Not Buying It challenges the exploitation of the porn and sex trade. We work side-by-side with survivors and the many others it harms.
Set up in 2016, we got Ann Summers to dump its link with Pornhub (the world’s largest portal for the filmed sexual abuse that internet porn has become – accessible to any child).
In 2018, we spearheaded a successful, ground breaking legal challenge which shows how Councils are breaching equality law when they license the strip trade. This received extensive coverage in the national press, informed recommendations to Parliament and made us were runners up for a prestigious SMK Campaign Award.
We are now standing up for women who have escaped the strip industry who testify to a catalogue of harassment, intimidation and abuse, yet who are threatened, smeared as liars and ignored when they dare speak out.
To do this we wheeled out a series of exposés to show that, to earn even £20, women must provide sexual contact and perform sex acts in ‘Gentlemen’s Clubs’ whether in Sheffield or Manchester or ‘the world’s most regulated strip club’, Spearmint Rhino in London. Councillors have been so offended to hear what is actually happening in the strip clubs they license that they have walked out of Council meetings.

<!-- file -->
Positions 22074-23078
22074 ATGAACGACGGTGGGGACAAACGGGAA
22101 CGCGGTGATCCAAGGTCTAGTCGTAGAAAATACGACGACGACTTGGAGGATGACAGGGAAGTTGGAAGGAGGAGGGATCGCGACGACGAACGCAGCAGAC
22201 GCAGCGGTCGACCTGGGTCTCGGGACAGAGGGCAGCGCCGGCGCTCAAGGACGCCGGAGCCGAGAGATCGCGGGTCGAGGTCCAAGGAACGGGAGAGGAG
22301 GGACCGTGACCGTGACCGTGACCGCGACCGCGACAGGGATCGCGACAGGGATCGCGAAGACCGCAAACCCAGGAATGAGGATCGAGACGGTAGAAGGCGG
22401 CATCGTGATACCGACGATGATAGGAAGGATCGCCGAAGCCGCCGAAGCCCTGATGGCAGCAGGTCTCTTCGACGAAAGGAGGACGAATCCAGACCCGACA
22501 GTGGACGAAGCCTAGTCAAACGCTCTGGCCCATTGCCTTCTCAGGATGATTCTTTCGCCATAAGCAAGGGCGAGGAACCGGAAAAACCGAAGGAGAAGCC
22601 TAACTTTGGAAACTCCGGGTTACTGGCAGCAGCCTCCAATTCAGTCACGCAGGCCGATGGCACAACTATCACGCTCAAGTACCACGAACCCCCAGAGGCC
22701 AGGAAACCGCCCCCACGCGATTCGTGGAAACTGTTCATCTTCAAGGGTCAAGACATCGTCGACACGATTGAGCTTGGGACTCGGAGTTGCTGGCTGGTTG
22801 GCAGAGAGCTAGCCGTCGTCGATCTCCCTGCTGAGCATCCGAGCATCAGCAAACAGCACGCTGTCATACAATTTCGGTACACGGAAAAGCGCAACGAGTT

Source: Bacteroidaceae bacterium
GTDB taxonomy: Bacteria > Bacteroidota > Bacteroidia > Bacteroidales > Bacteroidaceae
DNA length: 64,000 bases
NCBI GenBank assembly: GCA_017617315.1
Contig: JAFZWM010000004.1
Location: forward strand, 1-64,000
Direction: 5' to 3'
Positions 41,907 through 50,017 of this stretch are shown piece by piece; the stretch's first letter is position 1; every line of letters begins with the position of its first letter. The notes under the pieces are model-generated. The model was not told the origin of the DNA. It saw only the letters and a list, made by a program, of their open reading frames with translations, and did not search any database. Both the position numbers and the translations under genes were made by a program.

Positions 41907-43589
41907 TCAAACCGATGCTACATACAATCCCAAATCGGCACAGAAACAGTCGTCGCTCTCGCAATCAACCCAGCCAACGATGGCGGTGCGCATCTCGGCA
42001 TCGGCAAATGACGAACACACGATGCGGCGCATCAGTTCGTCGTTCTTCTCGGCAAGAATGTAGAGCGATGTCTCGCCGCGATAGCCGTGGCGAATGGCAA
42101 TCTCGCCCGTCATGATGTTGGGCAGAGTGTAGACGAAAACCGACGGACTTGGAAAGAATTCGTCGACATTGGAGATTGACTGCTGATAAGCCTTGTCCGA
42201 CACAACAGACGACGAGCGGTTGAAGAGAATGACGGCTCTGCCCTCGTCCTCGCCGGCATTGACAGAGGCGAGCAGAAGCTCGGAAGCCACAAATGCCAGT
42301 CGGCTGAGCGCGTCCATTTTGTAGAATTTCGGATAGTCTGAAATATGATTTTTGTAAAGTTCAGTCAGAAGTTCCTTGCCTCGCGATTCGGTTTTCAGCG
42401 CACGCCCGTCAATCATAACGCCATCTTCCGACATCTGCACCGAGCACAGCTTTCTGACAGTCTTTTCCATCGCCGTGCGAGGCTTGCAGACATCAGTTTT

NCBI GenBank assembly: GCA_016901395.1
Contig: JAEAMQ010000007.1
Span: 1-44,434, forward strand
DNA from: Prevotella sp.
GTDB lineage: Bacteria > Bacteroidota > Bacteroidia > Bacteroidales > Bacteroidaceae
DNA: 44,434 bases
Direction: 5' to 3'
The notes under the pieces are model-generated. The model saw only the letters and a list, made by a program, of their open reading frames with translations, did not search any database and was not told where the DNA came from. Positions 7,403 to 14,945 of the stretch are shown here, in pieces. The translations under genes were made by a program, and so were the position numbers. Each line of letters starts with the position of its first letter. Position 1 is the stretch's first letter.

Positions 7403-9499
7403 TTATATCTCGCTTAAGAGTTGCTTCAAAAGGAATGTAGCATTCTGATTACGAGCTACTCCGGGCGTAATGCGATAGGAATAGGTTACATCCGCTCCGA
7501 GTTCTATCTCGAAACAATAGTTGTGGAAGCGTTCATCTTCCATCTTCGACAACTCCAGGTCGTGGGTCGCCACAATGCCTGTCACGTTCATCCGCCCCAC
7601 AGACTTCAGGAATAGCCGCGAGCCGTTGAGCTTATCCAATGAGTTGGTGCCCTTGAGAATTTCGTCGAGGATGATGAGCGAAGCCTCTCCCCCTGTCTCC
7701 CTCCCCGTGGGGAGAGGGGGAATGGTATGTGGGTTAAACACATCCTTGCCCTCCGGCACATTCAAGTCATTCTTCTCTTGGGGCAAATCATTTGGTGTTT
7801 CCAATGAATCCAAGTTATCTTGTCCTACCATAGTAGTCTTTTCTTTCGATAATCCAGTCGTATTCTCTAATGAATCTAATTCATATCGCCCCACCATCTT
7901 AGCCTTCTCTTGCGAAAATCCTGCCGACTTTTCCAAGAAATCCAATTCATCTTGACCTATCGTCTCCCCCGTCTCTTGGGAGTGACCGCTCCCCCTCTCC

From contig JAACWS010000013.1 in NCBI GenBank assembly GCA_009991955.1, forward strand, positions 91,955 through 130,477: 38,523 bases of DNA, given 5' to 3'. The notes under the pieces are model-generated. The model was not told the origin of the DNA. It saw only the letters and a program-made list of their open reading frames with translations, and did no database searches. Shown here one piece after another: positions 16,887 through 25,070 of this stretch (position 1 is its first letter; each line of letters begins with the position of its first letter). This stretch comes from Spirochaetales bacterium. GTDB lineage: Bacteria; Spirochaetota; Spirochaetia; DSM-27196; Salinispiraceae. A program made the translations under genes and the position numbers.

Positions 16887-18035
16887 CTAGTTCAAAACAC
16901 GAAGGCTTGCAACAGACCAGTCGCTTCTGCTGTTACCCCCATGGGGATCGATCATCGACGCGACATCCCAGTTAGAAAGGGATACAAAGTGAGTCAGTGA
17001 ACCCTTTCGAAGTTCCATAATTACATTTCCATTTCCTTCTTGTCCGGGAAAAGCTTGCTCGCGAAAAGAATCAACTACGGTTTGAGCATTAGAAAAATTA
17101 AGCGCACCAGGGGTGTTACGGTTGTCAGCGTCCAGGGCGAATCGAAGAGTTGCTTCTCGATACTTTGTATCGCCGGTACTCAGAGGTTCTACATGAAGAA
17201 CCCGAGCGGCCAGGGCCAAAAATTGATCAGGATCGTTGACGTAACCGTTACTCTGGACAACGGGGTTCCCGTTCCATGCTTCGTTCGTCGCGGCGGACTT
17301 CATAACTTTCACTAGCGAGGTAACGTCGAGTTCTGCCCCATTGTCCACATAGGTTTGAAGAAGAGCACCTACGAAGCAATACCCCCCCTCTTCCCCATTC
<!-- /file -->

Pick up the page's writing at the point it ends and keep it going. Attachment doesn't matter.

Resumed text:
We are bold and forthright (always in the nicest possible way) because sometimes that is the only way to expose the truth and to stand up for those most harmed and abused.
You can see more about strip clubs Here
And just some of our press coverage Here
Still think it’s a ‘fun, empowering choice’?
Read testimonies from survivors of the strip trade Here.
Listen to them Here
We were set up in 2016 by the founder (herself an award winner) of the multi-award winning pressure group Object. Object changed the law in 2010 to stop strip clubs being licensed like cafes. And it changed the law to make it a criminal offence to buy sex from anyone forced or coerced. It also stopped Job Centres from advertising jobs with Escort Agencies and Massage Parlours, got lad’s mags off the bottom shelf (and ultimately off the shelf altogether) and saw the Sun’s use of Page 3 dragged over the coals during the Leveson inquiry. It got the harm of objectification well and truly on the map.